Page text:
2018 Veterans Day Observance at The Wall

Each year on Veterans Day, thousands of veterans and their families congregate at The Wall to remember and to honor those who served in the U.S. armed forces. On these special days, prominent Americans from all walks of life come to the Memorial to deliver thoughtful and patriotic speeches.  

This Veterans Day, in recognition of the 25th anniversary of the Vietnam Women's Memorial, we are pleased to announce that the Vietnam Women's Memorial Foundation will be hosting this year's ceremony.  

RSVP for Veterans Day at The Wall

Are you planning to attend the Veterans Day Ceremony? Please register by filling out the registration form for individuals. Groups of TEN or more, please register here

If you have questions, need to cancel a reservation or simply require assistance please contact rsvp@vvmf.org.


Allen Kale`iolani Hoe

Allen Kale`iolani Hoe, a keiki `o ka`aina,[1] descends from the ancient warrior chiefs of Hawaii, blended with ancestors of New England, California, Ireland, Scotland, England, Germany, China and Japan. He and wife Adele S. Cabos are the proud parents of sons, 1st Lt. Nainoa Kealiihokuhelelani Hoe, 3/21 Inf., 1/25 Infantry Division, who gave his “last full measure of devotion” on 22 January 2005 in Mosul, Iraq; and SSG Nakoa Kealiimakanihoolua Hoe, Scout Platoon. 100th Bn 442nd Infantry. OIF. 

His education includes, Hawaiian Mission Academy; University of Hawaii, Leeward Community College; Manoa, B.A. and the William S. Richardson School of Law, J.D., with numerous professional school certificates and awards.

He is a combat veteran having served in the U.S. Army; Vietnam, 1967/68; earning the Combat Medics Badge, Purple Heart Medal & Bronze Star Medal; He served with the 196th Light Infantry Brigade, with the Recon Platoon, 2nd Battalion 1st Infantry Regiment; AMERICAL Division, 23rd Inf.

A Hawaii attorney since 1977 he has served in Government as a Deputy Corporation Counsel for the City and County of Honolulu and as a District Court Judge, Hawaii. In his private law practice, he is General Counsel for the UA Plumbers and Fitters Union, Local 675, Hawaii. In his legal career he has focused on Civil & Commercial transactions involving Administrative Law & Government Regulatory Entitlements;  He has served as a: Hearings Officer, Hawaiian Homes Commission; an Arbitrator in Labor, Contract, Real Estate as well as Tort Cases, AAA, State of Hawaii, City & County of Honolulu involving numerous Public Sector disputes; a Mediator in Land Use, Native Hawaiian Access and Title issues; a First Circuit Probate Court Master, Lunalilo Trust; Lee vs. City & County of Honolulu; Special Master, Kamehameha Schools Trustee Compensation Committee; he also counseled the Honolulu Police Department, Honolulu Fire Department, Department of Civil Service and Human Resources.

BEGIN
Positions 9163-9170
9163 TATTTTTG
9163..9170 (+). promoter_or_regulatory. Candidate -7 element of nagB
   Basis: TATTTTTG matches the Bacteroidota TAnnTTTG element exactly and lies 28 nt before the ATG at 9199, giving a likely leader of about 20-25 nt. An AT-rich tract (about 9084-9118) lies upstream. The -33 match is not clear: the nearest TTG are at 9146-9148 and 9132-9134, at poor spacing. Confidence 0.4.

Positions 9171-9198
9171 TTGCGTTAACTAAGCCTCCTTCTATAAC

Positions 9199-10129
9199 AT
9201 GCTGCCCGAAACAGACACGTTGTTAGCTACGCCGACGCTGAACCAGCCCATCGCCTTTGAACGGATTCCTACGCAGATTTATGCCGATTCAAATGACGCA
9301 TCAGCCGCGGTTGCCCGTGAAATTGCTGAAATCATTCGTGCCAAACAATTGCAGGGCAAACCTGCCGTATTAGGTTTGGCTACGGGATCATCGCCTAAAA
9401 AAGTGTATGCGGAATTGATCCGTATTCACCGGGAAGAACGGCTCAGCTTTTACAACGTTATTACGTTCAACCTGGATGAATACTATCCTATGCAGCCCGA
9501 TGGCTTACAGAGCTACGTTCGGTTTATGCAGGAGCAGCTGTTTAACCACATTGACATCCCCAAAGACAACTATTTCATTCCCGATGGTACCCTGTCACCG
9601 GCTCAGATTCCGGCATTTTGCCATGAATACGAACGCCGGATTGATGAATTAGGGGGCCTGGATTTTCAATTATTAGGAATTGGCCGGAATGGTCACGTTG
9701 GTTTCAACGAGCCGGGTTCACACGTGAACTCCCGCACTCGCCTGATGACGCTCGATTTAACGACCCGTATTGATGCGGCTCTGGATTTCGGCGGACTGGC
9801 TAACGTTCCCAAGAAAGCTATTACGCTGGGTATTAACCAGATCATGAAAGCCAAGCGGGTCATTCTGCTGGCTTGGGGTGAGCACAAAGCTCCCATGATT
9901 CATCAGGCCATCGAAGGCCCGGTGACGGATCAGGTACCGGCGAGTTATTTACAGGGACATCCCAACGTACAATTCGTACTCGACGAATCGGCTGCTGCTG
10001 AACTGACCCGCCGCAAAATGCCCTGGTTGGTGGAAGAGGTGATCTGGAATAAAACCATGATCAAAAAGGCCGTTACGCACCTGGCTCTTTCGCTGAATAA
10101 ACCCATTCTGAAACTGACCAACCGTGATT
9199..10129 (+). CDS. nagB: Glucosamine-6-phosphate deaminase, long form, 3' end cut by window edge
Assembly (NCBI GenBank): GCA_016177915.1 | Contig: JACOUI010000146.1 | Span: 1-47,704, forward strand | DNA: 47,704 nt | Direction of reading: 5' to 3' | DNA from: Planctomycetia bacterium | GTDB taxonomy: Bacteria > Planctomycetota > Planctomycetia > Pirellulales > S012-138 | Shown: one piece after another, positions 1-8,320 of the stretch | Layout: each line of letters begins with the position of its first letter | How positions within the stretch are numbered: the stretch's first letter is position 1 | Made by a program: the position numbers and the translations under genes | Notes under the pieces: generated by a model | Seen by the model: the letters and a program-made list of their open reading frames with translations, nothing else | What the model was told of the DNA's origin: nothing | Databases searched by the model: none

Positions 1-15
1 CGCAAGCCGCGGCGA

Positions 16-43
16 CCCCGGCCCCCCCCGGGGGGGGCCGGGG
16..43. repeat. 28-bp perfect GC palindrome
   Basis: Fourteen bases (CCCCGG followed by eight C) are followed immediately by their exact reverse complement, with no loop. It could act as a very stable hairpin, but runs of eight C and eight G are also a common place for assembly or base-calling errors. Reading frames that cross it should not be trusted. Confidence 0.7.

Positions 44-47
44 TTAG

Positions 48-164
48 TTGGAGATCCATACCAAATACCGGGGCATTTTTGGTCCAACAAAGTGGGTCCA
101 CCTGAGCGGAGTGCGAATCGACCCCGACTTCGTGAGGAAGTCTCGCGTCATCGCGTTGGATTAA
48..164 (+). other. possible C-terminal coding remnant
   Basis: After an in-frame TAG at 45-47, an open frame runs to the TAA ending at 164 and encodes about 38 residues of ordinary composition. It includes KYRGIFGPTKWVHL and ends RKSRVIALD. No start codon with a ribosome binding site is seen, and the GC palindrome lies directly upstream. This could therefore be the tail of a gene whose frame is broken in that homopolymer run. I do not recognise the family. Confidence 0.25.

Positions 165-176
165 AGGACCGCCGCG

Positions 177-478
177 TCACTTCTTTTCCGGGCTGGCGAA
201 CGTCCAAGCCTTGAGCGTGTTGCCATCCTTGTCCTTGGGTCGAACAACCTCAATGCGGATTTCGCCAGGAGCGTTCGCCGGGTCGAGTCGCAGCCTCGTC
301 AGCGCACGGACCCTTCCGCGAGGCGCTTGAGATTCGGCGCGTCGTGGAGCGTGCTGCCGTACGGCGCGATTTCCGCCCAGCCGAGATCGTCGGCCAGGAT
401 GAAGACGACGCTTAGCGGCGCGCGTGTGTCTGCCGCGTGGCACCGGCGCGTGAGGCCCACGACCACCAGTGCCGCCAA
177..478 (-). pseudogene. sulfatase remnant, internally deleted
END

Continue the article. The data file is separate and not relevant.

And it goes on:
Hoe is the Civilian Aide to the Secretary of the Army; he served as a member the Department of Veterans Affairs Advisory Committee on the Readjustment of Veterans; he is the President of the 25th Infantry Division Memorial Foundation, and a Director on the Vietnam Women’s Memorial Foundation Board of Directors; he has served on the Hawaii State Land Use Commission, Chairman; Hawaii State Ethics Commission, Chairman; Aloha Stadium Authority, Native Hawaiian Bar Association; Hawaii Federal Judicial Selection Committee, National Native American Veterans Memorial Committee of the Smithsonian Institution, to list just a select few.



Diane Carlson Evans

Diane Carlson Evans is the Founder of the Vietnam Women’s Memorial, dedicated in Washington DC near the Vietnam Veterans Memorial on Veterans Day, 1993.

As a former Captain in the Army Nurse Corps who served in Vietnam in 1968 and 1969, Diane Carlson Evans had a profoundly personal interest in the recognition of women veterans. Working in surgical and burn units, her first-hand knowledge of the casualties of the Vietnam war and the sacrifices of the women who volunteered to leave the comforts of home to support their fighting brothers in a foreign land, led her on a ten year mission – during which she had to convince government agencies, Congress, journalists and the public that building a Vietnam Women’s Memorial was a necessary part of the healing process for female war veterans. 

The Memorial an everlasting tribute to the 265,000 women who served during the Vietnam War.  

Ms. Evans was the first woman in American history to spearhead a campaign to place a national monument in the nation’s capital that recognized the contributions of military women to their country, as well as civilian women’s patriotic service.  

She lives today in Helena, Montana with her husband, a Veteran Era veteran of the U.S. Army Medical Corps.